Seventh Circuit held that: (1) the Commodity Exchange Act requires arbitration of customers claims; (2) Geldermann's membership in the exchange, with its concomitant obligation to be governed by its rules, was sufficient to constitute consent to arbitration, and thus waived the Article III guarantee of impartial and independent federal adjudication; (3) providing commodity customers with the option of electing arbitration did not threaten the structural integrity of the courts or separation of powers, so that Geldermann's waiver of personal rights under Article III was binding; and (4) since Geldermann was not entitled to an Article III forum, the Seventh Amendment right to a jury trial was not implicated.
In O'Brien, the defendant had signed a Form 8-R to register as an associated person under the CFTC with the National Futures Association ("NFA"). The Form 8-R contained no arbitration clause, but did contain a compliance clause substantially similar to the one signed by plaintiff in the instant case, pursuant to which the defendant had agreed to become and remain bound by all NFA requirements as then and thereafter in effect. The Seventh Circuit, following Geldermann, held that by signing the Form 8-R the defendant had agreed to be bound by all NFA rules, one of which was to arbitrate disputes between and among members and associates. "Thus, in signing Form 8-R [defendant] consented to mandatory arbitration of his dispute with [plaintiff] before the NFA." O'Brien v. Pipkin, 64 F.3d 257 at 260; Accordingly, consistent with Geldermann and O'Brien, the court concludes that the Form U-4 that plaintiff signed in 1979 incorporated by reference the arbitration provisions the NASD adopted in 1993.
Plaintiff argues that even if he agreed to arbitrate certain disputes, he did not agree to arbitrate his employment claims, because such claims were not covered by the NASD arbitration rules in existence when he signed the Form U-4. See Farrand, 993 F.2d 1253. As noted, however, the arbitration rules were amended in 1993 to include arbitration of all employment disputes. Plaintiff agreed to abide by all NASD rules as they may be amended. In Farrand, the Seventh Circuit held that the pre-1993 rules did not extend to employment disputes. In Kresock v. Bankers Trust Co., 21 F.3d 176 (7th Cir. 1994), the court held that the 1993 amendments did not apply to a termination occurring prior to the amendments' effective date. In the instant case, plaintiff was terminated in 1995, almost two years after the effective date of the amendment. Thus, his cause of action accrued after the effective date. Accordingly, the amendments are applicable to his claims. Rahalnik v. John Hancock Funds, Inc., 1996 WL 145842 (N.D. Ill. 1996).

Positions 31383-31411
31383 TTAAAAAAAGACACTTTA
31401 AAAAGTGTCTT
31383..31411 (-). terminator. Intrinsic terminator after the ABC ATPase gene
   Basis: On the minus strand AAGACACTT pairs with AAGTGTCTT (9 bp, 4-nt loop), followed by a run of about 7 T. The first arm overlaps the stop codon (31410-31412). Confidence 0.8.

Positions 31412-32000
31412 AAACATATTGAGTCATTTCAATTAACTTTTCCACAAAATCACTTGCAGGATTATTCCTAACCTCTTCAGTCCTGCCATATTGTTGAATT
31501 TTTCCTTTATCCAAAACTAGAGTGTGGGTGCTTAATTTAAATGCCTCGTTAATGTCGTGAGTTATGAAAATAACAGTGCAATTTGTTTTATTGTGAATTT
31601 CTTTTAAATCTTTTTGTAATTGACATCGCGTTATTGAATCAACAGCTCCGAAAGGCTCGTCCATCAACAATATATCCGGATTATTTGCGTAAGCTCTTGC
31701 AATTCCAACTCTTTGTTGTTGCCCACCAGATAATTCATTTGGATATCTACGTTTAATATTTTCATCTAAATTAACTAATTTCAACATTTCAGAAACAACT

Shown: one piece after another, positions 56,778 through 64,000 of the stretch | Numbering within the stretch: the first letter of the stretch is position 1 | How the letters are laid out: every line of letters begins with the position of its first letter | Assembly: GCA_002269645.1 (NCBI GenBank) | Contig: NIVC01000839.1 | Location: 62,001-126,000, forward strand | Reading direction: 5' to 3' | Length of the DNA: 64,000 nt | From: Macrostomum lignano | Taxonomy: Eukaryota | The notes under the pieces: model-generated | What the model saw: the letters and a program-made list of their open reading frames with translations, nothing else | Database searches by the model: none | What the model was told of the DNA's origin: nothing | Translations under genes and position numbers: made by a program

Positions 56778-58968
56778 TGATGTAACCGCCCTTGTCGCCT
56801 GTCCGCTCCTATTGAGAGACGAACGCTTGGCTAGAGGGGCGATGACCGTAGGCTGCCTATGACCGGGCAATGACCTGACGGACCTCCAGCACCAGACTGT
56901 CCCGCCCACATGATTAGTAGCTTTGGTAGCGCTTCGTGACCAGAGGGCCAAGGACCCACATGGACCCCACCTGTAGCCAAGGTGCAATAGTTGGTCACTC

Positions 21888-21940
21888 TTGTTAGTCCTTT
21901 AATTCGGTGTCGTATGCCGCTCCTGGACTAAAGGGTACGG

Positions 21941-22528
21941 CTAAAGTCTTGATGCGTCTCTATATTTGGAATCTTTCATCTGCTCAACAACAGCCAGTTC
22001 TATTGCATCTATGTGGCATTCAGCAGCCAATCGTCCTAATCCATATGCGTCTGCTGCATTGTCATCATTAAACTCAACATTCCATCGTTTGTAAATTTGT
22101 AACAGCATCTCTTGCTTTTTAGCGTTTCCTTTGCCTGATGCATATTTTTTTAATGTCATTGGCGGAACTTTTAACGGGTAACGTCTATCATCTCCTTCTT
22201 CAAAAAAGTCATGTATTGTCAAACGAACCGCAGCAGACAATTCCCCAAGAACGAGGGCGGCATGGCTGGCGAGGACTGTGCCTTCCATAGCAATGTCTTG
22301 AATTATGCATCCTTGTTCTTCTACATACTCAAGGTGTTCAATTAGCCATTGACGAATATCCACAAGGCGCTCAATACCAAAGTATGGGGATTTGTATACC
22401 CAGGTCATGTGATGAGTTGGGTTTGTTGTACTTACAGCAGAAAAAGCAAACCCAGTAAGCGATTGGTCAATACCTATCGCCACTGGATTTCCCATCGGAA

Aside from his attack on the existence of an agreement to arbitrate, plaintiff also asserts that the securities industry's mandatory arbitration requirement imposes an unconstitutional condition on his employment. Specifically, plaintiff asserts that as a condition of his employment he is forced to waive three constitutionally protected rights: (1) the right to an Article III court on his federal and pendent state claims; (2) the right to a jury under the Seventh Amendment on his federal statutory and state common law claims; and (3) his Fourteenth Amendment due process and equal protection rights to have his statutory claims decided by a tribunal that is required to apply statutory standards. Although plaintiff has presented a different gloss on these claims, most if not all of them were rejected in Kahalnik and Geldermann.
As plaintiff recognizes, these claims are cognizable only if there is state action; i.e., if the government has forced plaintiff to waive his rights as a condition of his employment. Obviously, defendants are not state actors. Kahalnik holds that neither is the NASD. 1996 WL 145842 at *4. That ends the inquiry as far as the defendants are concerned. Plaintiff argues, however, that it is the SEC that is compelling arbitration. According to plaintiff, the Securities Exchange Act requires brokers and dealers to register with an exchange and abide by their rules, and that the SEC plays a substantial role in developing, reviewing and approving those rules. Because the exchange rules require mandatory arbitration, plaintiff argues that the federal government is compelling mandatory arbitration.